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When you tell people you're a linguist,
sometimes they look at you funny...
like, they have no idea what you do.
Even worse, you get
"You're a linguist? Oh, I hate grammar..."
or "How many languages do you speak?"
People have some strange ideas about linguistics.
So, let's clear up these misconceptions.
Hi, Welcome to Snap Language. I'm Marc Franco,
the resident linguist here.
Misconception Number 1: "Linguists love formal grammar."
Actually, what's interesting in language is *not*
the rules set by some panel of grammarians.
That's prescriptivism.
Instead, most linguists follow the practice of descriptivism.
They try to describe and understand the language that people actually use it.
It doesn't matter if the grammar a group of speakers uses is considered "incorrect."
We know there's a standard language, and we follow
grammar rules (for example, when we write or give a lecture).
Formal grammar's appropriate in those situations.
But, to understand language, we want to understand how people
actually use it in all contexts .
So, if a linguist corrects your grammar,
it's not because he or she is a linguist.
Maybe, they're just being kind of obnoxious.
Misconception Number 2:
"A linguist knows everything about language."
OK. All medical doctors study medicine, but they specialize
in a particular field, right?
If you have stomach problems, you don't go to a cardiologist, do you?
The same way, linguists study language
but specialize in a particular field.
You can specialize in historical linguistics,
language acquisition, phonetics, syntax,
sociolinguistics... and so on.
Also, language is so central to being human that
linguistics overlaps with many other disciplines.
That's why you might study some linguistics in education,
sociology, literature, computer science, and so on.
So, if you ask your favorite linguist a question about language,
don't make them feel bad if they don't know the answer.
(I don't feel bad; I just look it up...)
Misconception Number 3:
"Linguists are translators or interpreters."
No... A few linguists may go on to become translators
or interpreters, but these are just two possible career paths.
Speaking of careers:
Misconception Number 4:
"Linguists are academics who work in universities."
Yes, we can all imagine the lonesome linguist...
sitting in a dark office cluttered with old books...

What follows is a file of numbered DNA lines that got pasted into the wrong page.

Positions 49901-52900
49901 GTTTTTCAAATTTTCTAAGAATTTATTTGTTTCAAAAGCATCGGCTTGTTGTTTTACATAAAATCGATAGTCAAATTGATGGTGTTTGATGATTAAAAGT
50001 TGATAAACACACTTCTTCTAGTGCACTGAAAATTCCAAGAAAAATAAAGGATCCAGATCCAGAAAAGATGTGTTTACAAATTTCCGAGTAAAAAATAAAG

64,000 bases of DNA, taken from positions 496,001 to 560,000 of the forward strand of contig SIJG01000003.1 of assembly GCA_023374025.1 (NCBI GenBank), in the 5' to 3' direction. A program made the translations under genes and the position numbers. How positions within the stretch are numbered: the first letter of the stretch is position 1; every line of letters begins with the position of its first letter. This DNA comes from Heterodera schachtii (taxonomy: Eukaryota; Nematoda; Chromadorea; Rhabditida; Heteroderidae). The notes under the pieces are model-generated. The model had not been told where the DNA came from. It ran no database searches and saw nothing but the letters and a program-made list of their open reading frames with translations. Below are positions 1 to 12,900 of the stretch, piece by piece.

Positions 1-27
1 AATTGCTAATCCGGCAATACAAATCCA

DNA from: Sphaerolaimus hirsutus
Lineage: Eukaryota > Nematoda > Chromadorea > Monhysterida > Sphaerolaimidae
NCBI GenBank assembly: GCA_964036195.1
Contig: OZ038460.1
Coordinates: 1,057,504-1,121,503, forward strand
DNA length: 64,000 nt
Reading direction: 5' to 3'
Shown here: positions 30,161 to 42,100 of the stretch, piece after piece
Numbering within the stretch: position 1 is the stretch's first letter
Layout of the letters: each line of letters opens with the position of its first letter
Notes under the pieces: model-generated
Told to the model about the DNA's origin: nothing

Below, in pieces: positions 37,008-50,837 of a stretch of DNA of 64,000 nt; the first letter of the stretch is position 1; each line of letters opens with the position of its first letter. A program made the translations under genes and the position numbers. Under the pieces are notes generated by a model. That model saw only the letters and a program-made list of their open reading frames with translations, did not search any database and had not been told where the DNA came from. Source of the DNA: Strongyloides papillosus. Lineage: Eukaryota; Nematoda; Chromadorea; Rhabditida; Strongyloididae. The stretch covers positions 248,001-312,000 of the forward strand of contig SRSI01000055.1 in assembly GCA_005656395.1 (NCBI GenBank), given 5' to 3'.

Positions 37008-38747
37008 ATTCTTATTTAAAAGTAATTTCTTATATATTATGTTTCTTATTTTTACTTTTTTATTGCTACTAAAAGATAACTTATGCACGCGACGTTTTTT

that old-book smell in the air.
Nah... Many linguists do research in universities but, remember,
there are many fields in linguistics.
A linguist can also have a career in industry, for example,
working on speech recognition or natural language processing for a company.
You could work in education, designing literacy programs
or teaching English as a second language.
Some linguists work in the field,
sometimes even in the middle of a jungle,
documenting and analyzing an indigenous language.
You may find a linguist (or two) working in the government,
working as a voice coach in the film industry, or
specializing in speech pathology.
Misconception Number 5:
"Linguists speak many foreign languages."
(I hate this one.)
What do you call someone who speaks several languages?
A polyglot... not a linguist.
In fact, many linguists work in their own native language,
so they don't need to know a foreign language at all.
Of course, there are many foreign-language buffs among linguists. 
(We can't help it! We love languages!)
But learning or speaking a foreign language
is not a requirement to be a linguist.
So, what is linguistics, and what do linguists do?
Linguistics is the study of language.
Linguists study how language works,
how it evolves over time, how it is perceived,
how it affects social behavior...
essentially, linguists study some aspect of this amazing thing
humans do that we call "language."
It doesn't even have to be spoken language.
There are linguists who study sign language, for example.
If it's a language, chances are a linguist will want to study it.
And chances are you found this video
because you like languages yourself, so
if there's something you'd like to add or know
about this topic, please leave a comment.
And don't forget to like and share this video,
and subscribe.
And thanks for stopping by and watching this video.
Does my office smell like old books?


Misconceptions about Linguistics

1359 タグ追加 保存
Sh, Gang (Aaron) 2016 年 7 月 13 日 に公開
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